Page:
My work and me

About Me

Hello, my name is Hyun — I am a designer and technologist creating symbiotic relationships between information and people. I am currently working with researchers, engineers and designers at IBM Research in Yorktown Heights, New York.
If you have any questions or have something in mind for discussion, please don't hesitate to contact me.





IBM Side Project, Code Scanner

IBM Side Project, Code Scanner

2014-15 — Commercial/Side Project :: Technologist and User Experience Designer working at IBM

Teaser image for the IBM Lighty Application Security Scanner project.

SYNOPSIS: This side project was a self-initiated case study conducted by my colleagues and I at IBM Design to create a solution for developers of small to medium sized companies to produce secure code and contribute to the development process without the assistance of security analysts.

Major Skills Applied

  • Visual Design
  • User Experience
  • Full-stack Development
  • Ad-hoc Technology Interpreter

All projects at IBM Design are worked on and produced in teams. My specific contributions for this side-project were on user experience design, front-end development, technology research, future envisioneering designs, and applying previously gathered design patterns, research, and technologies to the project.


"We have someone who understands code and build, but not security."
—Development Manager, Fortune 25 Company

APPSCAN, a suite of binary and source code vulnerability scanners offered by IBM have extremely strong engineering characteristics. However, it does not take count of usability and human interactions. Currently, security analysts deal with terrible information hierarchy, spend time learning and reading proprietary graphs, go through tree and facets of information, and attempt to connect dots where there's a lack of direction. Often when analysts identify a problem, it is more than a hassle to read and educate themselves on remediation methods; which requires the user to research first on how to actually consume and make the information actionable before even reading it. More than often, the security analyst and developers are disconnected, so they work in different schedules, communicate in different terminologies, and thus have a poor collaboration environment. *In videos / screenshots of this side project, you may see 2016 IBM INTERNAL USE ONLY CONFIDENTIAL written on the bottom right corner, this was part of the scaffold kit that I created for myself for side projects, this IP is not officially within the plans of the business. IBM ScanApp name is a parody of IBM AppScan.

As-is workflow structure.
As-is workflow structure.

The personas below were crafted by the involved designers and researcher from banking and enterprise IT companies in North America and Western Europe. The data gathered to create these personas involved shadowing and interviewing current as well as prospective clients.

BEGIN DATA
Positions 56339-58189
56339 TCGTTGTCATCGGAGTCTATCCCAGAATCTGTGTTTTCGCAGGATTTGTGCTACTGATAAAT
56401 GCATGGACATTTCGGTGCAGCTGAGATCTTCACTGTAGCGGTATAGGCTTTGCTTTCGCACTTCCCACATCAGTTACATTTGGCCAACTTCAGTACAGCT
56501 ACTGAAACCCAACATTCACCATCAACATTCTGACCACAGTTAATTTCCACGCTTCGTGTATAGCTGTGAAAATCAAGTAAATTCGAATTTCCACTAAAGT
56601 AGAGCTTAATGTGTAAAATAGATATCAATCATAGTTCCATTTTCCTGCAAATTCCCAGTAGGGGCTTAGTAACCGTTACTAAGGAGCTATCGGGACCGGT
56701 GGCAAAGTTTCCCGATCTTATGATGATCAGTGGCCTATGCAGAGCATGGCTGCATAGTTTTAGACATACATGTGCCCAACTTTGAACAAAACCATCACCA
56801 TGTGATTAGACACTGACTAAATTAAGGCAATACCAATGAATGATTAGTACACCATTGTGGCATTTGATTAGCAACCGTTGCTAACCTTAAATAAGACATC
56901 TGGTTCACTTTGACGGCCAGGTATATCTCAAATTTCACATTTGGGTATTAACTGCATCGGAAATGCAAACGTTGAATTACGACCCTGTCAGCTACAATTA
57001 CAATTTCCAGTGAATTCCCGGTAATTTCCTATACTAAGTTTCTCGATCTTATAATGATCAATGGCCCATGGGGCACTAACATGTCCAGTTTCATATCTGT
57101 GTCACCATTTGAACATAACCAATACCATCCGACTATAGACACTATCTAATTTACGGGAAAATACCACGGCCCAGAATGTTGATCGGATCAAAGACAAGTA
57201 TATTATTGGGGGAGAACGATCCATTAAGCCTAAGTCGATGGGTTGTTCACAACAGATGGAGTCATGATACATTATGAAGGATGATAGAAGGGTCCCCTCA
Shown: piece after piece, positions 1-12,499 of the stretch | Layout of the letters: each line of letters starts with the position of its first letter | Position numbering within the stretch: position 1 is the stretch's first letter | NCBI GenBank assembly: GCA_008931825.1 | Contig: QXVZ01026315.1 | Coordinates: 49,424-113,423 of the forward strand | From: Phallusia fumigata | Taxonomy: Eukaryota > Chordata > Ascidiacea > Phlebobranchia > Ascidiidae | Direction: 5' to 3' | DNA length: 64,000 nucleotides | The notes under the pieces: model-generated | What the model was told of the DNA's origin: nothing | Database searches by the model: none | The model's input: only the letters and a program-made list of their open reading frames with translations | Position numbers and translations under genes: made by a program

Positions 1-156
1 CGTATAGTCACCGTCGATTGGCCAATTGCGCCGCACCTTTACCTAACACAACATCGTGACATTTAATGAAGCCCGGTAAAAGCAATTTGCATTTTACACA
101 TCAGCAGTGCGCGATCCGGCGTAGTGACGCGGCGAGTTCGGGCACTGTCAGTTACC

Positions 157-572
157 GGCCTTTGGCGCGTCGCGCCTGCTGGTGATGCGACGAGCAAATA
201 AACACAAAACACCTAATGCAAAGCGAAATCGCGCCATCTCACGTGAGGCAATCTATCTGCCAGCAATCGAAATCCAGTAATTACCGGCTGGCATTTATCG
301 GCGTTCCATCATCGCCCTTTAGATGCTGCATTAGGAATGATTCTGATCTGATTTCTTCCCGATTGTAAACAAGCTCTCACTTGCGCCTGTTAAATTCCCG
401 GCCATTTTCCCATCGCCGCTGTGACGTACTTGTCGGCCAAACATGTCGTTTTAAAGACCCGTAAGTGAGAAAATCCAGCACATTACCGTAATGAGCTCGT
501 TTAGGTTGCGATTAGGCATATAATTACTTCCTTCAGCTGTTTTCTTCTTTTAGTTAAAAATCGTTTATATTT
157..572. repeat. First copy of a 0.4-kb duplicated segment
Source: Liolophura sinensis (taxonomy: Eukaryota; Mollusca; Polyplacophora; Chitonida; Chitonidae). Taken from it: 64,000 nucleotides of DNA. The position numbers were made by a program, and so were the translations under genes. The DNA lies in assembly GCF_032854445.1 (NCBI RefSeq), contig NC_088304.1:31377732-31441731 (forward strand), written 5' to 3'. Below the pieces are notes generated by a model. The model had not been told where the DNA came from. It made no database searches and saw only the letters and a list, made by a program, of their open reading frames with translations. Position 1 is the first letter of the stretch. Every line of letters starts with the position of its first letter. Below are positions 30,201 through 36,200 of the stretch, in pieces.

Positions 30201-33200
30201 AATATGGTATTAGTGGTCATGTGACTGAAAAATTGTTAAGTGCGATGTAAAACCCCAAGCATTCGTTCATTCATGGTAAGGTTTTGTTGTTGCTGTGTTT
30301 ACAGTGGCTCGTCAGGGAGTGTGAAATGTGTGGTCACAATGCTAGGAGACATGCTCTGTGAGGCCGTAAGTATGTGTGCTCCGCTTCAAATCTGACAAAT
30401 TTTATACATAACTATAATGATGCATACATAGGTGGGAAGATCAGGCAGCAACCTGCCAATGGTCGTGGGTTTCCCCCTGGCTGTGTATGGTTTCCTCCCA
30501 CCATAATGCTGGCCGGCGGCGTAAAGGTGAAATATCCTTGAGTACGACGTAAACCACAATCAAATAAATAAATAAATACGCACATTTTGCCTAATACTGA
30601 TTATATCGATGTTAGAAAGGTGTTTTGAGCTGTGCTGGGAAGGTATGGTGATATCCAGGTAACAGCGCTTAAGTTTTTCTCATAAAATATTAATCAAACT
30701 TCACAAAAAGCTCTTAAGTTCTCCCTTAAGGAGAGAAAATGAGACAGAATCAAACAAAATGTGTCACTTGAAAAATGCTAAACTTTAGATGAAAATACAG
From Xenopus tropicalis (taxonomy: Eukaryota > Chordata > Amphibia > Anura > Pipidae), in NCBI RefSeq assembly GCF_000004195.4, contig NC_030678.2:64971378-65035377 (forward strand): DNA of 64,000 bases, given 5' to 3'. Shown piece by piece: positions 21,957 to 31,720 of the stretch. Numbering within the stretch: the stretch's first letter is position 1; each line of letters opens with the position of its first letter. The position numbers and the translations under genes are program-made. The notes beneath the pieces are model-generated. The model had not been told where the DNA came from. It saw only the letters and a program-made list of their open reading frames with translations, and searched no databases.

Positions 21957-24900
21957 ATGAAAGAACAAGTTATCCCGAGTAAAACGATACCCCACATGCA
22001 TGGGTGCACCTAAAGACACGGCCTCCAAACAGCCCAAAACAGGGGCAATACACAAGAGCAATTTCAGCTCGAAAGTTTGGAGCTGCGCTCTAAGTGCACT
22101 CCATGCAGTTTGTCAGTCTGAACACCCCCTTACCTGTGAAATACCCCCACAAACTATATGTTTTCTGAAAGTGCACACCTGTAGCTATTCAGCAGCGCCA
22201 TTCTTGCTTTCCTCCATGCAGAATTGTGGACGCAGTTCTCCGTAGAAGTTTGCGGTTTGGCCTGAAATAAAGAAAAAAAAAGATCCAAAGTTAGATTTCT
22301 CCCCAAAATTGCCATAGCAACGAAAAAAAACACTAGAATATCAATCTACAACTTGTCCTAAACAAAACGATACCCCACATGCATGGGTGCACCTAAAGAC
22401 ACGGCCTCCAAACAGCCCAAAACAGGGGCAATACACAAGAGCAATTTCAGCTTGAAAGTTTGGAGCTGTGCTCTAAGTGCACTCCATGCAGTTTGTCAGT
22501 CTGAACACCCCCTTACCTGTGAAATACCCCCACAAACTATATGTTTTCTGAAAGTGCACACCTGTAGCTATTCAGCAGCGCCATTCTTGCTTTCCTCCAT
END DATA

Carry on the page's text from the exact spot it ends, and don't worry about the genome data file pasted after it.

The biggest problem of any AppScan product, is the fact that the security analyst and developer is locked in a linear workflow. Because of the linearity and lack of direction, the security analyst usually cannot recognize common problems and fixes; which is usually what issues arise when developers make mistakes.

A screenshot collection of current AppScan tools.
A screenshot collection of current AppScan tools.
  1. 1. Scan application
  2. 2. Prioritize vulnerabilities
  3. 3. Cross-reference and prioritize security issues with business resources
  4. 4. Communicate to appropriate developer
  5. 5. Prepare remediation and education material
  6. 6. Wait until developer take in the given information and create a patch
  7. 7. Rescan the application
  8. 8. Rinse and repeat per issue

Designing a system which includes not just an application but a suggested workflow was planned to be the solution to not only help fix security issues in the code, but relieving the analyst of common and reptitive issues by educating the developer through knowledge retention; saving not just present time and resources but the future as well.

To-be workflow structure.
To-be workflow structure.
  1. 1. Scan Application
  2. 2. Receive list of issues and fixes
  3. 3. Fix problem
  4. 4. Rescan at own pace
  5. 5. Rinse and repeat
  6. 6. Submit code

By introducing a new workflow with an easy to use and quick tool deployed per-developer, the security analyst's work is relieved of remedial tasks that are often repetitive and time consuming. The tool is designed to help track developer's skill and performance in regards to introducing security vulnerabilities in code as well as showing security issue and solution examples in a easy to read and actionable format to incentivize retention of secure coding practices in a self-paced environment. The new solution also proposes a sealed ecosystem where the developer can scan for security issues incrementally, and quickly in a single workstation before the code reaches a collaboration system and the security analyst.